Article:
-• Delivery: OPP Regulatory Public Docket (7502P), Environmental Protection Agency, Rm. S-4400, One Potomac Yard (South Building), 2777 S. Crystal Drive, Arlington, VA. Deliveries are only accepted during the Docket's normal hours of operation (8:30 a.m. to 4 p.m., Monday through Friday, excluding legal holidays). Special arrangements should be made for deliveries of boxed information. The Docket telephone number is (703) 305-5805.
II. Background and Statutory Findings
-In the Federal Register of April 19, 2006 (71 FR 20097) (FRL-7769-5), EPA issued a notice pursuant to section 408(d)(3) of FFDCA, 21 U.S.C. 346a(d)(3), announcing the filing of a pesticide petition (PP 8E4943) by BASF Corporation, 26 Davis Drive, P.O. Box 13528, Research Triangle Park, NC 27709-3528. The petition requested that 40 CFR 180.623 be amended by establishing tolerances for residues of the insecticide flufenoxuron, 1-[4-(2-chloro-α,α,α-trifluoro-p-tolyloxy)-2-fluorophenyl]-3-(2,6-difluorobenzoyl)urea, in or on apple at 1 parts per million (ppm), pear at 1 ppm, orange at 0.3 ppm, orange oil at 60 ppm, grape at 0.2 ppm, raisin at 0.8 ppm, meat at 0.3 ppm, cattle, meat by-products at 1.5 ppm, cattle, fat at 6 ppm, milk at 0.6 ppm, and milk, fat at 3 ppm. That notice included a summary of the petition prepared by BASF Corporation, the registrant. Comments were received on the notice of filing. EPA's response to these comments is discussed in Unit IV.C.
-Section 408(b)(2)(A)(i) of FFDCA allows EPA to establish a tolerance (the legal limit for a pesticide chemical residue in or on a food) only if EPA determines that the tolerance is “safe.” Section 408(b)(2)(A)(ii) of FFDCA defines “safe” to mean that “there is a reasonable certainty that no harm will result from aggregate exposure to the pesticide chemical residue, including all anticipated dietary exposures and all other exposures for which there is reliable information.” This includes exposure through drinking water and in residential settings, but does not include occupational exposure. Section 408(b)(2)(C) of FFDCA requires EPA to give special consideration to exposure of infants and children to the pesticide chemical residue in establishing a tolerance and to “ensure that there is a reasonable certainty that no harm will result to infants and children from aggregate exposure to the pesticide chemical residue....”
-EPA performs a number of analyses to determine the risks from aggregate exposure to pesticide residues. For further discussion of the regulatory requirements of section 408 of the FFDCA and a complete description of the risk assessment process, see http://www.epa.gov/fedrgstr/EPA-PEST/1997/November/Day-26/p30948.htm.
III. Aggregate Risk Assessment and Determination of Safety
-Consistent with section 408(b)(2)(D) of FFDCA, EPA has reviewed the available scientific data and other relevant information in support of this action. EPA has sufficient data to assess the hazards of and to make a determination on aggregate exposure, consistent with section 408(b)(2) of FFDCA, for tolerances for residues of flufenoxuron, in or on apple (0.50 ppm); grape (0.70 ppm); grape, raisin (2.0 ppm); cattle, meat (0.10 ppm); cattle, fat (4.5 ppm); cattle, meat byproducts (0.50 ppm); goat, meat (0.10 ppm); goat, fat (4.5 ppm); goat, meat byproducts (0.50 ppm); horse, meat (0.10 ppm); horse, fat (4.5 ppm); horse, meat byproducts (0.50 ppm); sheep, meat (0.10 ppm); sheep, fat (4.5 ppm); sheep, meat byproducts (0.50 ppm); milk (0.20 ppm); milk, fat (4.0 ppm); orange (0.30 ppm); orange, oil (60 ppm); and pear (0.50 ppm). EPA's assessment of exposures and risks associated with establishing the tolerance follows.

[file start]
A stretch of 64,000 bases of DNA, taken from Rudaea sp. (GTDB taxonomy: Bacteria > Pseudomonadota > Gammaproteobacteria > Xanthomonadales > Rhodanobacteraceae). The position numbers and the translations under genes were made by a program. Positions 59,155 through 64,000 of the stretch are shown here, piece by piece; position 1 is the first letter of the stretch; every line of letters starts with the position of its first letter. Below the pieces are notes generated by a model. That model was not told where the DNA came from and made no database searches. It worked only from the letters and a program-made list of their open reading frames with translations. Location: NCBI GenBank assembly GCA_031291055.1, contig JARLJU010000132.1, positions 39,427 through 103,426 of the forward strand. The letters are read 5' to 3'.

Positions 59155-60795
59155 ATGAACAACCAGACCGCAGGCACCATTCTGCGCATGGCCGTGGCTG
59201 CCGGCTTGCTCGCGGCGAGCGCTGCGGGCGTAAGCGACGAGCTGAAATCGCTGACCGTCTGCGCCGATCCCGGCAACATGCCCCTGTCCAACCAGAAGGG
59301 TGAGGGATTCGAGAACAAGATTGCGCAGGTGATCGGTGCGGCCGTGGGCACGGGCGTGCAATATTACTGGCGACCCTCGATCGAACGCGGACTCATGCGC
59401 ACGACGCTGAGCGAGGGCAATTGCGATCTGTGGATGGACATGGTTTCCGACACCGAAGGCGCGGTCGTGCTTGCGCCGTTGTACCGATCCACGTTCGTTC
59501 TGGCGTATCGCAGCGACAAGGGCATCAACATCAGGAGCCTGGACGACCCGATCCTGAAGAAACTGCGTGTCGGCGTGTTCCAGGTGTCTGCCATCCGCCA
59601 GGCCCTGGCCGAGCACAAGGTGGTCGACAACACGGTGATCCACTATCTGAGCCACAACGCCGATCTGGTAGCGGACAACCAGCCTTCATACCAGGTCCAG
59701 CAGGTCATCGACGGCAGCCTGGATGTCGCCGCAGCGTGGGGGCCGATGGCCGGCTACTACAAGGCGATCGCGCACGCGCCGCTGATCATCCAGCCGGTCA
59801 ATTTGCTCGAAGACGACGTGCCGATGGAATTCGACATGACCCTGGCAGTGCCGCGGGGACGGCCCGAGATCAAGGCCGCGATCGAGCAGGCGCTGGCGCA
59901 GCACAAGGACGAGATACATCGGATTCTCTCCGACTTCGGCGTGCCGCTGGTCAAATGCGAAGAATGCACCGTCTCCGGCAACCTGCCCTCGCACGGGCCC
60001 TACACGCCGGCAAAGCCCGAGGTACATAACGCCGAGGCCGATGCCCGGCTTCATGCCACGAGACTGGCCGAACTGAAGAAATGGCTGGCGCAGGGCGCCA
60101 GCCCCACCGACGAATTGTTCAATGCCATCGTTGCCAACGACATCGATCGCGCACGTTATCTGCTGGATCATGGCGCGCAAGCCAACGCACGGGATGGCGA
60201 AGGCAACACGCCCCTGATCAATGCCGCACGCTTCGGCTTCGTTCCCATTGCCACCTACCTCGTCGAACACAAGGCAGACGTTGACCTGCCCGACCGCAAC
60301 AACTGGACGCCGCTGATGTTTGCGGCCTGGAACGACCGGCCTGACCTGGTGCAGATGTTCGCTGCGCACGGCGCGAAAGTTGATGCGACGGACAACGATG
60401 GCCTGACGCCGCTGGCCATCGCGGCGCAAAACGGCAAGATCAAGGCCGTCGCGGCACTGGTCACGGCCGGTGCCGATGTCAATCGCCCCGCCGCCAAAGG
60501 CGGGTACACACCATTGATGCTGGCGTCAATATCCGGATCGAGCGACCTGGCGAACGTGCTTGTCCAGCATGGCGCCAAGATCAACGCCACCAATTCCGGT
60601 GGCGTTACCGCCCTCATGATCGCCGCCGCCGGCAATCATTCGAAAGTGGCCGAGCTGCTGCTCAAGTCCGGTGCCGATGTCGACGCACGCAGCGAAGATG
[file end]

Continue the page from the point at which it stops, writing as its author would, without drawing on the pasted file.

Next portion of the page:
A. Toxicological Profile
-EPA has evaluated the available toxicity data and considered their validity, completeness, and reliability as well as the relationship of the results of the studies to human risk. EPA has also considered available information concerning the variability of the sensitivities of major identifiable subgroups of consumers, including infants and children. Specific information on the studies received and the nature of the toxic effects caused by flufenoxuron as well as the no-observed-adverse-effect-level (NOAEL) and the lowest-observed-adverse-effect-level (LOAEL) from the toxicity studies can be found at http://www.epa.gov/opprd001/factsheets.
B. Toxicological Endpoints
-For hazards that have a threshold below which there is no appreciable risk, the dose at which no adverse effects are observed (the NOAEL) from the toxicology study identified as appropriate for use in risk assessment is used to estimate the toxicological level of concern (LOC). However, the lowest dose at which adverse effects of concern are identified (the LOAEL) is sometimes used for risk assessment if no NOAEL was achieved in the toxicology study selected. An uncertainty factor (UF) is applied to reflect uncertainties inherent in the extrapolation from laboratory animal data to humans and in the variations in sensitivity among members of the human population as well as other unknowns.Start Printed Page 57433
-The linear default risk methodology (Q*) is the primary method currently used by the Agency to quantify non-threshold hazards such as cancer. The Q* approach assumes that any amount of exposure will lead to some degree of cancer risk, estimates risk in terms of the probability of occurrence of additional cancer cases. More information can be found on the general principles EPA uses in risk characterization at http://wwwepa.gov/oppfead1/trac/science.